He wrote a book

Joe the Plumber quickly became Joe the Author with the publication of his book, Joe the Plumber: Fighting for the American Dream, co-written with novelist Thomas N. Tabback and released in December 2008. The Washington Post attended a book-signing in D.C. in February 2009. According to the paper, Joe sold five copies and spoke to about 11 people.

According to The Guardian, Joe said he intentionally chose a small firm to publish his book, turning down more lucrative offers to help "spread the wealth." No word on whether any wealth was actually spread by this one. "You know I will get behind something solid, but I won't get behind fluff," he said. "I won't cash in, and when people do read the book they will figure out that I didn't cash in. At least I hope they figure that out."

It's safe to say, people figured it out, Joe. 

He amassed a big social media following

In an age of incessant presidential tweeting, it should probably come as no surprise that Joe has been expressing his beliefs willy-nilly all over the web.

Even though Joe entered the spotlight nearly ten years ago, he still attracts a hefty social media following. He's amassed more than 800,000 followers on his official Facebook page, where he posts a lot of (hmm, what's the right word?) incendiary content. What we mean is, enter at your own risk.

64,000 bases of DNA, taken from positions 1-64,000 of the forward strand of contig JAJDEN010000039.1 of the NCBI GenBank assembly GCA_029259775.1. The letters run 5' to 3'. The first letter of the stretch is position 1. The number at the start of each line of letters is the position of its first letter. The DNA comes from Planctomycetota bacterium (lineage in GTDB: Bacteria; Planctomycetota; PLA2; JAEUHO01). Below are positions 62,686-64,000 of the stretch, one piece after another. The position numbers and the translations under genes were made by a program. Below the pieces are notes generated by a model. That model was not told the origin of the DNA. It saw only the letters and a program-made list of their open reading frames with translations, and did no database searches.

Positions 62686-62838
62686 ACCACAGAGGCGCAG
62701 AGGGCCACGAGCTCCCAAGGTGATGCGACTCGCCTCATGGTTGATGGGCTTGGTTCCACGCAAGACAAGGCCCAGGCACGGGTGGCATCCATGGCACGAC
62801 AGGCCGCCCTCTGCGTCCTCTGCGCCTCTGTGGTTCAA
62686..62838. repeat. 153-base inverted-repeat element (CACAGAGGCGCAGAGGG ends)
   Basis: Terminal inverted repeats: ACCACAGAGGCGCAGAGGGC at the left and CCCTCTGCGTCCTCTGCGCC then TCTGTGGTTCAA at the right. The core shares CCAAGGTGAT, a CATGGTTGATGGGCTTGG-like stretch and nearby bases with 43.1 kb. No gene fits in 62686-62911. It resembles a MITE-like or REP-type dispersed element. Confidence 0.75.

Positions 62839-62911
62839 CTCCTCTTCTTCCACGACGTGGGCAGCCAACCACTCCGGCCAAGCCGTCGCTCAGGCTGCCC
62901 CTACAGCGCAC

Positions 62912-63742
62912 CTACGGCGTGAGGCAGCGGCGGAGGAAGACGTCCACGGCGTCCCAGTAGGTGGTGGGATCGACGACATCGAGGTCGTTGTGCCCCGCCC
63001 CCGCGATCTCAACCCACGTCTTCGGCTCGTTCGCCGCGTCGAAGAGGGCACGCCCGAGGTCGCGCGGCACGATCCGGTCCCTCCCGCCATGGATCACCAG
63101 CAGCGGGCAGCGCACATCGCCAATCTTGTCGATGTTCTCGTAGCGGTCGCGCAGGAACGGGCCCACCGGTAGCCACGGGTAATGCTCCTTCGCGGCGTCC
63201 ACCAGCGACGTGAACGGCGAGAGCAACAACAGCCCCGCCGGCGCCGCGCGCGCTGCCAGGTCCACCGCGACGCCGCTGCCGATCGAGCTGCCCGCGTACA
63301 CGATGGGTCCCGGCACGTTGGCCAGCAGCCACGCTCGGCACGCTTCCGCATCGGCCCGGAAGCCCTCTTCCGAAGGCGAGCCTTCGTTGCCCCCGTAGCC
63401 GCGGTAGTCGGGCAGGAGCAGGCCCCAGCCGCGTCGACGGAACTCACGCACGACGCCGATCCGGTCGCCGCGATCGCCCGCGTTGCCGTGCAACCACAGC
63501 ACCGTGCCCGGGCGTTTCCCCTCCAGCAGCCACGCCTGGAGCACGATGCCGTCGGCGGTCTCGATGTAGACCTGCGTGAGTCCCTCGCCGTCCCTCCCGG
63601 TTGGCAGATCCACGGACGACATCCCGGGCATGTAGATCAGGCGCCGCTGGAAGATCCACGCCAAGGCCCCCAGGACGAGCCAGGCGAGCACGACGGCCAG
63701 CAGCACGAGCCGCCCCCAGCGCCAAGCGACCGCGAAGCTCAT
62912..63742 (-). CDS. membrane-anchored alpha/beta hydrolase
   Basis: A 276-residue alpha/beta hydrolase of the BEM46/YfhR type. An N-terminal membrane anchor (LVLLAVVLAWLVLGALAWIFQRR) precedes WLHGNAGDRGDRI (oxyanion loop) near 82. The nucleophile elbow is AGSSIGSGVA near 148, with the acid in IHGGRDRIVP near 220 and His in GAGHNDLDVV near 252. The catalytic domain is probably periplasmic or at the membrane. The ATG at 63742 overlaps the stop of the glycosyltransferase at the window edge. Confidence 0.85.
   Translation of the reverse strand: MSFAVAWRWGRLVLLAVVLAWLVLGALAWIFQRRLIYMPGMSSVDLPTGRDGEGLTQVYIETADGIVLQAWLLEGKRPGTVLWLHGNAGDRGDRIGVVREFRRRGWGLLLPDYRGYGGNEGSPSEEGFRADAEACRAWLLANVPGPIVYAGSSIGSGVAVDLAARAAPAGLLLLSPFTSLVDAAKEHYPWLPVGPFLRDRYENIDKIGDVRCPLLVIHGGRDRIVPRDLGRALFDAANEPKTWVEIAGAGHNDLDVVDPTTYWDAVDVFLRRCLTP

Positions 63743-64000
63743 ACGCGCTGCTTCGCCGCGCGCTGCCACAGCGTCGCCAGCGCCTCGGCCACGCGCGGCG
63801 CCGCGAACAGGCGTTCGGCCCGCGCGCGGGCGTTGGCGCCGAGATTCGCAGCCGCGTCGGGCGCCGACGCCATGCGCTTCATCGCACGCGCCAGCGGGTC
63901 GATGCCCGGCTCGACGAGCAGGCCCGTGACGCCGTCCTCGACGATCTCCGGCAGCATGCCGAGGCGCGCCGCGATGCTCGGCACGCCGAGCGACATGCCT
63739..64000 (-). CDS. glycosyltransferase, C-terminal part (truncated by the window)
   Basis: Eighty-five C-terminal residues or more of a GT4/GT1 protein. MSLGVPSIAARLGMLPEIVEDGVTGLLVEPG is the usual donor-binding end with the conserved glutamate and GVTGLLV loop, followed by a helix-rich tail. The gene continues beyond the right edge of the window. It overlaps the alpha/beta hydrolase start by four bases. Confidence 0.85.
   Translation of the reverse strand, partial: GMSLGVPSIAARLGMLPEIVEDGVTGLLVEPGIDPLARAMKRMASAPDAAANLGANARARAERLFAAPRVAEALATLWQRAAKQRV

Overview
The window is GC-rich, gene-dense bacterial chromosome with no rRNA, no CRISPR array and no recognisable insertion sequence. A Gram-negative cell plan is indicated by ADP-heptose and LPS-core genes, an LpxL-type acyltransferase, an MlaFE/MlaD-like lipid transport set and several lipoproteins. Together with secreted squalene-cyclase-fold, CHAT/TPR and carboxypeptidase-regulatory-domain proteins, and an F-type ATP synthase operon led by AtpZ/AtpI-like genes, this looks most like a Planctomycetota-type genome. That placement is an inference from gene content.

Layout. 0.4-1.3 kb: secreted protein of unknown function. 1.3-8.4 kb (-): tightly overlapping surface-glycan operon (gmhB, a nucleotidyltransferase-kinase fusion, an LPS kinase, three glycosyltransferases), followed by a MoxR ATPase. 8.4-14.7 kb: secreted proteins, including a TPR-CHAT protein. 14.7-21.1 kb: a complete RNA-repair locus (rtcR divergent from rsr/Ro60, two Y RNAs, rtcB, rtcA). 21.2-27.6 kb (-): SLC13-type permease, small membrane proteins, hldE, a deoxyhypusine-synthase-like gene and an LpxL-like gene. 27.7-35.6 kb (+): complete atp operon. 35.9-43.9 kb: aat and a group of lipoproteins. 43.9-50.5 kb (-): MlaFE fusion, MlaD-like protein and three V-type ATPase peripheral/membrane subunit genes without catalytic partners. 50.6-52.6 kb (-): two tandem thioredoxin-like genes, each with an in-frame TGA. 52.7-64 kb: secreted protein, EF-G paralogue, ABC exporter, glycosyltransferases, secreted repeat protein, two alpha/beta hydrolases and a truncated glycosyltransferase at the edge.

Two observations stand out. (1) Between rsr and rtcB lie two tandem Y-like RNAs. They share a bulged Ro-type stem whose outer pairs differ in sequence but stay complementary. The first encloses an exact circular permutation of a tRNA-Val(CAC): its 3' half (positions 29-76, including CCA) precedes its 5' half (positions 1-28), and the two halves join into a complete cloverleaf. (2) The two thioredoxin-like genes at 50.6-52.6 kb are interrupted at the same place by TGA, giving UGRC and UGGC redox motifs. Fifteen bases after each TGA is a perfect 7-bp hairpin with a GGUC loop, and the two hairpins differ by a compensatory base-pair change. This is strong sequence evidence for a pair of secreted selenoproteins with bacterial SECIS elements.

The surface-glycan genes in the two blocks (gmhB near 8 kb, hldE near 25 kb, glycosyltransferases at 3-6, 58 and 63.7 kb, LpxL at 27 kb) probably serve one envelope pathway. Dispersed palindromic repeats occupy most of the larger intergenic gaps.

According to his page, his interests including "Doing my best to get AMERICANS to hold our elected official ACCOUNTABLE!!" and "Hunting, spending time with his son, helping politicians hear the people." 

Fun fact: he also "likes" his own profile pic.

He quit the Republican party

By June 2009, Joe had reportedly had enough of the party that thrust him into the media spotlight and severed ties with the GOP. His reasoning? According to a TIME magazine article (via The Huffington Post), he was sick of "GOP overspending."